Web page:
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Meal Planning When The Schedule Changes

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You’ve spent a long time creating your meal plan for the week. You bought just enough ingredients for your meals, and you’re all set to cook all this delicious food.

And then the schedule changes.

Maybe you get invited to dinner one night unexpectedly. Or a friend gives you a huge container of food she can’t use.

Those are both very good things! But one question pops up: What do you do with the stuff you bought for your own dinners?

I hate wasting food just as much as you do. And when those situations arise, sometimes it can be hard to think of what to do with the extra food you bought. Instead of letting your precious food go bad, here are some ideas for meal planning when your schedule changes.

Plan at least one meal from your pantry every week

One major thing that saves me money (and frustration) is creating a dinner out of the items I have in my pantry. If you read my weekly grocery posts, you may have noticed that I include pancakes as a dinner pretty much every week. That’s mostly a safe dinner, because I don’t need to buy any extra ingredients to make them.

In our house, “Pancakes” is code for “This is a backup dinner in case something happens”.

In your house, it doesn’t always have to be pancakes, although that’s one of the most frugal meals you can make. You can always keep a box of pasta and a jar of sauce for a pantry meal; or other basic ingredients like rice, beans, and canned tomatoes.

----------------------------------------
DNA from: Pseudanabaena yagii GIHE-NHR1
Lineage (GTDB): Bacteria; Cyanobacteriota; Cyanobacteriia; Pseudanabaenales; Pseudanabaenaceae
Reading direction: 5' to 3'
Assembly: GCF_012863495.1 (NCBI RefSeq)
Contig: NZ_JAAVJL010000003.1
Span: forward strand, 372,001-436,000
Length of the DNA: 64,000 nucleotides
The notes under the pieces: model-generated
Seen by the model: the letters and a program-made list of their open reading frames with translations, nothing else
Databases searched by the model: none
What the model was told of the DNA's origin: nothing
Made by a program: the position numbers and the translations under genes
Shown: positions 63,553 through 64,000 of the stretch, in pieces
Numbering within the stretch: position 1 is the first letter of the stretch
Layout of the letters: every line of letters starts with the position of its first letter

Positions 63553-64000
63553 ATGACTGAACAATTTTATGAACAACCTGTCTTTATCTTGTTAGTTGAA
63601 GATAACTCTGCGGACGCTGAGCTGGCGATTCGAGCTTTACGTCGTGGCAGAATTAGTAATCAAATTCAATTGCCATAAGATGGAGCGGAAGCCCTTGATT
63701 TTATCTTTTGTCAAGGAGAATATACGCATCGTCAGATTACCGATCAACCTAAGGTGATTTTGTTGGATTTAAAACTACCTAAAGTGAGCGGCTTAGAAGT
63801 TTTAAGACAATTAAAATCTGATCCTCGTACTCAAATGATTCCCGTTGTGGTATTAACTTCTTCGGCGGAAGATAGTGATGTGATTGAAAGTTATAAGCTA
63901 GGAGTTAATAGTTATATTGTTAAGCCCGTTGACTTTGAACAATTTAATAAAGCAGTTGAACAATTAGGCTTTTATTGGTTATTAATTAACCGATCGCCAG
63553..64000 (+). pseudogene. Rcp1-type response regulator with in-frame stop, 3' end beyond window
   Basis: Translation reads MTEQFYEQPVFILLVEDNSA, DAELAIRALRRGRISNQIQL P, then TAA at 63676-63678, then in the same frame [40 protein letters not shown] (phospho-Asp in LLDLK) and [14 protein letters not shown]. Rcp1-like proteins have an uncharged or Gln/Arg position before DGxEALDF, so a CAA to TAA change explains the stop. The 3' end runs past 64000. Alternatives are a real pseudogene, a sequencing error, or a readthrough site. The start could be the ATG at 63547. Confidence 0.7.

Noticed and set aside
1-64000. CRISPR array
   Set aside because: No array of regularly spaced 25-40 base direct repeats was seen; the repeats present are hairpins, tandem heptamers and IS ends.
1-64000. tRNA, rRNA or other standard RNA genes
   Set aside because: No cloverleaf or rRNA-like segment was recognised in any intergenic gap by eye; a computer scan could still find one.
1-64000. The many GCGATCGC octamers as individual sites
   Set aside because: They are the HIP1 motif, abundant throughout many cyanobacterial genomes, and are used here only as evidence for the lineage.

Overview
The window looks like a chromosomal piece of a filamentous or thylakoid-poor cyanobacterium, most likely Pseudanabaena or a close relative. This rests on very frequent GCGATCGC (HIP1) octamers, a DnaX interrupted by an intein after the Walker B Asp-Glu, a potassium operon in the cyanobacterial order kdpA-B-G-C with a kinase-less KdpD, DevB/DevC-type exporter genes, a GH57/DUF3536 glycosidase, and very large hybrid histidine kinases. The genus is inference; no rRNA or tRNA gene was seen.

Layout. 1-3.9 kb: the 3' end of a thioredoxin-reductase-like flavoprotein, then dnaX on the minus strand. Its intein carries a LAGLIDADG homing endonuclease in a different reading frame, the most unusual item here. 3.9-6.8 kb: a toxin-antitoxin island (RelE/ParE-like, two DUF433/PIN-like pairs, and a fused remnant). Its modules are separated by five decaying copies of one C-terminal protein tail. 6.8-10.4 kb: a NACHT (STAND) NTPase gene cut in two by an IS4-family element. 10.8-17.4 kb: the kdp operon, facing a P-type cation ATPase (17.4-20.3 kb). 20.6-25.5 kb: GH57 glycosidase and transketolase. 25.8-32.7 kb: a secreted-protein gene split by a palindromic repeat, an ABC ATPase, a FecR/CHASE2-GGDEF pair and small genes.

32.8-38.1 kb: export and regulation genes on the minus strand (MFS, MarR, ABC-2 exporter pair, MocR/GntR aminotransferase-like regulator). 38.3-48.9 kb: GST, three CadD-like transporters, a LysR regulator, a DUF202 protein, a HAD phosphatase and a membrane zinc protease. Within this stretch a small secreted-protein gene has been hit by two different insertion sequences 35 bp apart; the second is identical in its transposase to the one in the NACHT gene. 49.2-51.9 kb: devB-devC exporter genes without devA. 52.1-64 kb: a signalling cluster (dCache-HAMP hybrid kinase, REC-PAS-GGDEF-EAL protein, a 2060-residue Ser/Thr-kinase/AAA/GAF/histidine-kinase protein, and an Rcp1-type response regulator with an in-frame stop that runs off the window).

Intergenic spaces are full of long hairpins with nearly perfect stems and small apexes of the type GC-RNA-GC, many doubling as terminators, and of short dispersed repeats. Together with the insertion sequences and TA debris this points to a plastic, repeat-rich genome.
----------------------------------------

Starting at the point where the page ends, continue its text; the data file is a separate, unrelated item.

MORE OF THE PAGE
Having a well-stocked pantry definitely helps when it comes to cheap meal planning!

If you plan at least one meal from your pantry every week, you won’t feel so bad when you can’t use that dinner for whatever reason. It’ll be there the next week and likely won’t be expired!

See: 11 Things You Need in Your Pantry at all Times

Cook and freeze the dinner, if possible

If you bought lots of fresh ingredients for a dinner but suddenly aren’t able to have it that night anymore, consider cooking it and freezing it for later.

Most casseroles and pasta bakes freeze well; just bake it in a foil disposable pan and once it cools, wrap it tightly with foil and put it in your freezer. It should keep at its best for a few months.

If for some reason your dinner may not freeze well, try freezing some of the fresh ingredients instead. Spinach can be pureed with water and frozen in ice cube trays for smoothies; bell peppers can be chopped and frozen in a freezer bag to be cooked later; and even meat, like chicken and ground beef, will freeze very well.

See: How to Freeze Cooked Meat

Re-use fresh ingredients in another way

What else can you do with the fresh ingredients you bought? If you bought carrots and celery, can you cut them into sticks and have them as snacks? Can you use your veggies as side items for your other dinners?

This happens to me often. Usually I’ll just add the fresh vegetables to another dinner; so if I have a fresh head of broccoli, I’ll chop it up and roast it with another dinner. Or if I have a lot of vegetables that need to used up, I’ll throw it all into a soup.

A couple weeks ago I had a bunch of potatoes, carrots, celery, and onion; so I let it all cook in my slow cooker, blended it up, and turned it into potato soup! We ate it for dinner one night, but you could easily freeze it.

See: How to Avoid Food Waste and Save Big

You don’t have to panic anymore when your schedule changes unexpectedly! Having a plan always helps; and you’ll save money and frustration when you follow the above tips when meal planning.

What are some other ways you use up your food when the schedule changes? Leave a comment and let us know!

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